Bit of an about face from Chief superintendent Alison Higgins, on March 8th she not only agreed with a local councillor who said that cyclists were doing 50mph through Embsay and wing mirrors had been broken off of parked cars also cyclists failed to stop at the pelican crossing. She then stated that cyclists needed re educating thereby implying that all crashes/incidents are obviously the cyclists fault. Now apparently were all welcome with open arms!

Avatar
Chris James [364 posts] 2 years ago
0 likes
Gkam84 wrote:
ubercurmudgeon wrote:

There is a much greater population within easy reach of the Yorkshire stages than there would have been in even the most density populated part of Scotland (which is also the dullest for holding a competitive cycling event.)

Guess you didn't see the proposed route then. It would have started in Edinburgh and then taken in alot of England on its way to the south coast.

I really hope the next bid which has already gotten approval from many in cycling, ONLY stays in Scotland  19

The Yorkshire bid doesn't ONLY stay in Yorkshire. leaving aside the fact that Stage 2 goes into Derbyshire, stage 3 crosses southern England.

But I guess ubercumudgeon's comment was about the actual route that will be raced - i.e. the roads, the climbs. Not what it looks like on a map.

Scotland have got the Commonwealth games in any case.

Avatar
Dr Max [10 posts] 2 years ago
0 likes

Visit Engalnd had nothing to do with the bid, so not surprising they have not allocated any money for it. Nor did BC for that matter, but my feeling is that there was always the assumption (hope?) by W2Y that if won, le Depart would not be allowed to fall on it's backside...

Avatar
davidtcycle [62 posts] 2 years ago
0 likes

Looks like the fat lady needs to sing for her supper

Avatar
woollee23 [98 posts] 2 years ago
0 likes

CTC and Sustrans should have nothing to do with this. As charities they should not be putting their hands in their (and their supporters) pockets to pay for the shortfall in funding. But BC, as the sports national governing body, do have a role to play in supporting this bid. Still seems wrong that the bid was under-funded.

Avatar
stumps [3184 posts] 2 years ago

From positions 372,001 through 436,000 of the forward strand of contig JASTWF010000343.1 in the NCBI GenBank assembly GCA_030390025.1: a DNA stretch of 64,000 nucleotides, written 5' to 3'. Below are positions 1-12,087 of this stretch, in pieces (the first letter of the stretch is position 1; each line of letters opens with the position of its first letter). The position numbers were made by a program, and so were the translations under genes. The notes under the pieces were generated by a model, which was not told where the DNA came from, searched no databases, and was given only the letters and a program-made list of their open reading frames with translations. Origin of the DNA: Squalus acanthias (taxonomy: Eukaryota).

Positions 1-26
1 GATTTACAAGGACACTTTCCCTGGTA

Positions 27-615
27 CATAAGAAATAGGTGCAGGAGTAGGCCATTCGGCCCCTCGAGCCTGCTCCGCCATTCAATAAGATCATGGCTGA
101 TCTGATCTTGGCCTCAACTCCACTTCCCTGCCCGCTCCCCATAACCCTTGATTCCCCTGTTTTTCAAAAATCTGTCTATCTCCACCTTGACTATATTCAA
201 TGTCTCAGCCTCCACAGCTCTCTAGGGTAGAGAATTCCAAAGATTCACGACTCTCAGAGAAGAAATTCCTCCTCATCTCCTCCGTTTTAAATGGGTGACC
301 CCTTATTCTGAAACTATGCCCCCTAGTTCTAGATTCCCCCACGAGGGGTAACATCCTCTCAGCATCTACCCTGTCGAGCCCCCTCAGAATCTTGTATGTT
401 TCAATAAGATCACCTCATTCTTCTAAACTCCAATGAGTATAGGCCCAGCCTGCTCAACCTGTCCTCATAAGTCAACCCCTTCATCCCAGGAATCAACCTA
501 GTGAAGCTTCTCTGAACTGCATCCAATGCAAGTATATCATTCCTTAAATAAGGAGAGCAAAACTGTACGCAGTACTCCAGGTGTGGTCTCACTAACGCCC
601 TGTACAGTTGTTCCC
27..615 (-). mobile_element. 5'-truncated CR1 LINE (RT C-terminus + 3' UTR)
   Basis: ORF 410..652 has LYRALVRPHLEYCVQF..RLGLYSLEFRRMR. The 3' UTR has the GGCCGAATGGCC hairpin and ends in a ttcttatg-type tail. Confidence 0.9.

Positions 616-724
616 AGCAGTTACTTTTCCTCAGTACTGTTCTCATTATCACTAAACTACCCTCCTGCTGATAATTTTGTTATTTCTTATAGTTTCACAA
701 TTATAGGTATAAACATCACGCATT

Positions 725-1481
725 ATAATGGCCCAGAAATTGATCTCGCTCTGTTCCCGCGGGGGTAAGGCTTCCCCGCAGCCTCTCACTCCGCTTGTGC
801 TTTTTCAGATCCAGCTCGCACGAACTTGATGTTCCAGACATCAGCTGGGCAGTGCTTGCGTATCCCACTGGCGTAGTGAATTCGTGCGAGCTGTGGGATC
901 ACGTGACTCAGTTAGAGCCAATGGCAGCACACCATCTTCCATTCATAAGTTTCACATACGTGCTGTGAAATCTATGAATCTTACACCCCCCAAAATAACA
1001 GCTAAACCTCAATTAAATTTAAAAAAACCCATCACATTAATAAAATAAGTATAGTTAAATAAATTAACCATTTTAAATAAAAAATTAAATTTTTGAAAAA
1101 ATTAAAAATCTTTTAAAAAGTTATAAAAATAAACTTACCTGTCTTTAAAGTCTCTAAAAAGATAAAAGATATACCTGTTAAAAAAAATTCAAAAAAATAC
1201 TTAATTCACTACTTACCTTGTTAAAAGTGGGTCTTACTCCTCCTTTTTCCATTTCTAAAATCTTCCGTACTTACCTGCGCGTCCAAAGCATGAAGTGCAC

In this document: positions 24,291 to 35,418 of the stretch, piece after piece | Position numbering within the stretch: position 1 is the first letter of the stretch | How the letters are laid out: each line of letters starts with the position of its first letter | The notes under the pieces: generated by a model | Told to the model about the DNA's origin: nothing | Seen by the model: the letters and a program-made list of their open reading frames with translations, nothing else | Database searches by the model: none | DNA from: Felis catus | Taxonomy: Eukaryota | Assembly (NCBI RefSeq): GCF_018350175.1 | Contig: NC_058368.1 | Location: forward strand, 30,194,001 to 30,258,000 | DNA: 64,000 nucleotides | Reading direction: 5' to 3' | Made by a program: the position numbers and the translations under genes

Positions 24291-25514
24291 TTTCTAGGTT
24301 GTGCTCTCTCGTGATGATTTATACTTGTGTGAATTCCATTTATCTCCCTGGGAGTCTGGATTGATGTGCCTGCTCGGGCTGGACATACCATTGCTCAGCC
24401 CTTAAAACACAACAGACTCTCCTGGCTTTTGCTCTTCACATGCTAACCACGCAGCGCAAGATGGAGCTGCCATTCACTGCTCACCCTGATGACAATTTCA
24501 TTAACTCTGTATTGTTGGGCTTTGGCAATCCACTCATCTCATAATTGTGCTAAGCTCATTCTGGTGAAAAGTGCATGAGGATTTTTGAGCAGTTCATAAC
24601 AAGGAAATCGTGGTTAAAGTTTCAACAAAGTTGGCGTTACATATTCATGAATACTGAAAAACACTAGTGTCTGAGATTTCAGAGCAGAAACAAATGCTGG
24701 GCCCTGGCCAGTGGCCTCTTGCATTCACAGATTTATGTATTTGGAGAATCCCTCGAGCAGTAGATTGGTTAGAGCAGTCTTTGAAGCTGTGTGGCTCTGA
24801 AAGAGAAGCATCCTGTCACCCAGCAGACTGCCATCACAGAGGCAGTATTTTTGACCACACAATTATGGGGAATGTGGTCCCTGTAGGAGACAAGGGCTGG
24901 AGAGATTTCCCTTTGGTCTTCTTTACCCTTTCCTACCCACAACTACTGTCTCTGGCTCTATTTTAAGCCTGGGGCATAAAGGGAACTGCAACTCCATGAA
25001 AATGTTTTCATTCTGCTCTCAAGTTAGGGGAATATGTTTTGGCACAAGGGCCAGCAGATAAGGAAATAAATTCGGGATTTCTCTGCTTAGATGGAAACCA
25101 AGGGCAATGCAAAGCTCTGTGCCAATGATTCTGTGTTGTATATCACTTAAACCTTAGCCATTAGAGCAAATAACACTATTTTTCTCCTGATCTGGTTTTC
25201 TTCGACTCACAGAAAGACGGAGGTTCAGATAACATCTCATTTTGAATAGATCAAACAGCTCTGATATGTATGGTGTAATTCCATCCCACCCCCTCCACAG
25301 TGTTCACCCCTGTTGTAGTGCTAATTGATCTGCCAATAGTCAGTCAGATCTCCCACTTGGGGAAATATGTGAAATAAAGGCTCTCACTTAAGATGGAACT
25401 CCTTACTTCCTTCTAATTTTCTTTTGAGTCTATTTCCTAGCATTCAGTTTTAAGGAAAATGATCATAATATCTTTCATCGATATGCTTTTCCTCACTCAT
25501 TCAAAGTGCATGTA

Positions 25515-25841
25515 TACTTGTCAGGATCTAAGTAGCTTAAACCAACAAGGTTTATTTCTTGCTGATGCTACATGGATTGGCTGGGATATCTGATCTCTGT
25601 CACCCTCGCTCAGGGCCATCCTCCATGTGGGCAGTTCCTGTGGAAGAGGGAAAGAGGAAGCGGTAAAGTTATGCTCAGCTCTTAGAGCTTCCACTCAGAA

0 likes

Iwould have prefered the Scotland bid to have succeeded as one of the stages would have finished in Newcastle where i live  4

However being not far from Yorkshire and my brother lives literally 20 mins away from Harrogate i score with both bids.

Shame it had to go to London though, they seem to always get a bit of the pie, but hey ho thats life, just glad we get to see some of it in this country.  4

Avatar
shay cycles [315 posts] 2 years ago
0 likes
woollee23 wrote:

CTC and Sustrans should have nothing to do with this. As charities they should not be putting their hands in their (and their supporters) pockets to pay for the shortfall in funding. But BC, as the sports national governing body, do have a role to play in supporting this bid. Still seems wrong that the bid was under-funded.

Both CTC and Sustrans are charities with a role of encouraging more people to cycle and supporting those who do so in various ways. Providing some funding to ensure that the impact of the TDF visit continues for some years afterwards (legacy in the modern use of the word) actually fits really well with their charitable aims. They are not bank-rolling the bid but making a committment to ensure that people get real benefits from the event.

The TDF provides all of us who want to encourage more cycling with a tremendous opportunity and we really should grab it. Of course those of us who love the sport will want to see the action, cheer on our favourites, ride the routes etc. but here we have a chance to really share the fun, and the benefits, of riding bikes on the back of a growing wave of publicity and media attention. Surely both CTC and Sustrans would be foolish not to be involved in that!

Avatar
euanlindsay [80 posts] 2 years ago
0 likes

Lovely the Big Society in action. Charities coming in and plugging the holes that local and national government have created or refuse to deal with.

I'm so happy private enterprises will be making loads of money from my British Cycling membership.

p.s. Not forgetting the thousands of unpaid volunteers who will work for hours to get the same experience as a roadside spectator. Ah to be the brains behind a large national event.

Avatar
Simmo72 [583 posts] 2 years ago
0 likes

So put in a successful bid, then decide who is going to pay for it afterwards.

With no backing from government we should insist that no MP's jump on the bandwagon and try to claim some credit.

Avatar
andyp [1436 posts] 2 years ago
0 likes

'Scotland have got the Commonwealth games in any case.'

woo. That's a fair swap.

Avatar
Doctor Fegg [143 posts] 2 years ago
0 likes

@woollee23, @Shay: I'd prefer to wait for a statement from CTC and Sustrans before reading too much into the York Press's report. When the Grand Depart director says they'll be "putting an awful lot of money and time into this region over the next few years", that's not actually a statement of anything new. It could just as easily mean "Sustrans will be opening new routes in Yorkshire, which they were planning to do anyway".

Avatar
Strathlubnaig [113 posts] 2 years ago
0 likes

'Scotland have got the Commonwealth games in any case.'
WTF has that got to do with it ? London had the Olympics but the TdF is still going there.

Avatar
stumps [3184 posts] 2 years ago
0 likes
Strathlubnaig wrote:

'Scotland have got the Commonwealth games in any case.'
WTF has that got to do with it ? London had the Olympics but the TdF is still going there.

This was my point earlier. No doubt the Govt will cough up for the bit in London.

Why it needs to go there is beyond me. Someone once said the transfer time is shorter to France, well that will save all of 3 hours from Yorkshire.